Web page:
Boston Dec 16 Michael Giangregorio's son
Nicholas was diagnosed as severely autistic when he was 18
months old. Now 12, Nicholas requires nearly round-the-clock
care - special schooling as well as speech, occupational and
physical therapy - that can cost tens of thousands of dollars a
It's a formidable expense, but starting in January,
Giangregorio's employer, JPMorgan Chase & Co, will chip
The company announced in late November that it would add
comprehensive autism coverage for expensive intensive therapies
such as Applied Behavioral Analysis (ABA) to its health plan
for 2014. The bank joins about 15 of its Fortune 100 peers,
according to the advocacy group Autism Speaks, which expects
that number to grow.
As many as one in 50 U.S. school-age children - or about 1
million - have a diagnosis of autism, according to a national
survey released by the U.S. Centers for Disease Control and
Prevention last March.
The lifetime costs of treating one person with autism could
top $2.3 million, according to 2012 research from the University
of Pennsylvania and the London School of Economics.
Given the expense, it is no surprise that insurers have had
to be prodded to cover many autism treatments. Thirty-four
states and the District of Columbia now require insurance
carriers to extend coverage for ABA and other autism treatments
in some or all of their individual and small-group policies.
But states don't regulate the self-funded policies offered
by JPMorgan and other large employers, under which about
one-quarter of Americans are covered.
That is changing rapidly. An accelerating number of major
companies have been extending their health plans to include
autism coverage. Companies announcing this year they will add at
least partial benefits include General Motors Co, United
Technologies Corp, Chrysler Group and American
"Adding this type of benefit has been the biggest request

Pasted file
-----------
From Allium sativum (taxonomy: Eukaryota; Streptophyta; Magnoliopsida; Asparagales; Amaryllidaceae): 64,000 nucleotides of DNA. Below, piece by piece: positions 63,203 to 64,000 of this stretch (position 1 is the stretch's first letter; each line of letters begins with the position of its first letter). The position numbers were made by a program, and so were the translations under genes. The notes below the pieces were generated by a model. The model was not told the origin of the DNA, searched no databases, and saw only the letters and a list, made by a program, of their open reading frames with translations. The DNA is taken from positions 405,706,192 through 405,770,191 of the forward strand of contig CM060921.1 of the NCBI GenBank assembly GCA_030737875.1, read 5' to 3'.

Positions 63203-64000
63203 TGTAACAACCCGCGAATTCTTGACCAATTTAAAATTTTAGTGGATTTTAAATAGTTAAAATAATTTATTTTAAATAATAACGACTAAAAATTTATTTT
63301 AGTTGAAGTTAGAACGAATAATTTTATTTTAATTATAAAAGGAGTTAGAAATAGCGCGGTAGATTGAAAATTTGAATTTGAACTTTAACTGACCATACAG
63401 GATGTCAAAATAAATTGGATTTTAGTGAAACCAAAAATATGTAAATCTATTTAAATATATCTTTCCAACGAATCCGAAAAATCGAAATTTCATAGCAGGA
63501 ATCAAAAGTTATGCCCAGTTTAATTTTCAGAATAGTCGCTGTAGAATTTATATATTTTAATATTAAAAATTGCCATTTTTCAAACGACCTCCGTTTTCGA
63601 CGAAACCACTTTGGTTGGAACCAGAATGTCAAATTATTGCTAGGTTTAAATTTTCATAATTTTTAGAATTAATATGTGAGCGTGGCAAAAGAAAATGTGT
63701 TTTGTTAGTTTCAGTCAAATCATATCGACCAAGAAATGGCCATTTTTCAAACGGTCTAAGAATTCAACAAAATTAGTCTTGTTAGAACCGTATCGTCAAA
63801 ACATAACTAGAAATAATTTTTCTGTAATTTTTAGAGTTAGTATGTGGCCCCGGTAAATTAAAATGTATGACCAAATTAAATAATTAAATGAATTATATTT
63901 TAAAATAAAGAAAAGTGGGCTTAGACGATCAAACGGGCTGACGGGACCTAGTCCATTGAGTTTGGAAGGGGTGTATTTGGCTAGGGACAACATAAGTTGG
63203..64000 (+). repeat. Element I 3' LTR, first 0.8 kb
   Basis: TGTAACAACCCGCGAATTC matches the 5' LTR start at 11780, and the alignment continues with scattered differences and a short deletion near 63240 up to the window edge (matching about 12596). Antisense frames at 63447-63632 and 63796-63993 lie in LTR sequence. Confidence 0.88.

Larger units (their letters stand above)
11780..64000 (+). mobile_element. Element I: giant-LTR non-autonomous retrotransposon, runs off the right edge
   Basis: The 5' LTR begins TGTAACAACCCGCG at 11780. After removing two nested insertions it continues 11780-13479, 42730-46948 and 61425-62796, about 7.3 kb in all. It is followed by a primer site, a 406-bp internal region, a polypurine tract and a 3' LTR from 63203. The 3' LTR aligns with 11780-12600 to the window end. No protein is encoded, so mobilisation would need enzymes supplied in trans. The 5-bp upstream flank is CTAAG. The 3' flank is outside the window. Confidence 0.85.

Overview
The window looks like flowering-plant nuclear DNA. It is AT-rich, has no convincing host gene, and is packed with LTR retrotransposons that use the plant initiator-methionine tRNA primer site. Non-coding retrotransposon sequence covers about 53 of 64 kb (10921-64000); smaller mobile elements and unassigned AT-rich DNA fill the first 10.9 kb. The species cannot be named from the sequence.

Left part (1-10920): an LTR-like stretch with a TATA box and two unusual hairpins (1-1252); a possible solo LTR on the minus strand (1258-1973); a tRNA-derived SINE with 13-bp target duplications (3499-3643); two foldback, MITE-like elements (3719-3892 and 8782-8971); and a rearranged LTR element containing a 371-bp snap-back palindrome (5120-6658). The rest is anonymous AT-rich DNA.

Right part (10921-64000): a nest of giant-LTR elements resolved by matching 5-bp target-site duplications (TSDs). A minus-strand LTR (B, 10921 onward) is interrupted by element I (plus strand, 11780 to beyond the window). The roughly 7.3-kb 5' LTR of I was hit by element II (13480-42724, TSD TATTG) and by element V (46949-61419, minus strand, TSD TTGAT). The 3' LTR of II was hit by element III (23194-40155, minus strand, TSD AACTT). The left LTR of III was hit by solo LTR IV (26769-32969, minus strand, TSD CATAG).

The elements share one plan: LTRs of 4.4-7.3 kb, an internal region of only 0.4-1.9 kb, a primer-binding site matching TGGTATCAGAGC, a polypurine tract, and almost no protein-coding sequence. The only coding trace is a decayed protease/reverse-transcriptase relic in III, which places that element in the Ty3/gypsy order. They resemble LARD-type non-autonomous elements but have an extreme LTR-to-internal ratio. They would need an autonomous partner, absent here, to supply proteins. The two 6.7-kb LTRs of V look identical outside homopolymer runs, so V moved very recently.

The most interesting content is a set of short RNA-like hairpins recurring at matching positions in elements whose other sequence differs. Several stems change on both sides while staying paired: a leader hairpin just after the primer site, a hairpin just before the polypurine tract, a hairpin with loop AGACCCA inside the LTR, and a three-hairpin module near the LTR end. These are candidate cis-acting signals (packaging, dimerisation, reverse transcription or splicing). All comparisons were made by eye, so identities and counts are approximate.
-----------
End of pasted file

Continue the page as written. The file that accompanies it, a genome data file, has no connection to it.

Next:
we've heard from employees in recent years, and the outpouring
of gratitude has been overwhelming," says Bernadette Ulissi
Branosky, JPMorgan's head of benefits.
Even with the required co-insurance, Branosky estimates,
most employees who qualify will pay less than $4,000 annually,
compared with amounts that run as high as 20 times that.
INSURERS WARN OF HIGHER PREMIUMS
ABA, a form of highly structured one-on-one coaching by
trained teachers, has become the most widely used autism
treatment in the United States. It is endorsed by the American
Academy of Pediatrics, the U.S. Surgeon General and the American
Many insurers, however, still categorize ABA as an
experimental treatment, because of a lack of long-term research
on its effectiveness, and have largely refused to cover it.
School districts must offer some services for school-age
children, but parents often bear much of the expense.
ABA's very high cost, as much as $60,000 per year per child,
no doubt underlies this reluctance. The Council for Affordable
Health Insurance, a Virginia-based association of health
insurance companies, says that mandating autism coverage could
raise premiums across the board by 1 percent to 3 percent,
according to research it conducted in 2009.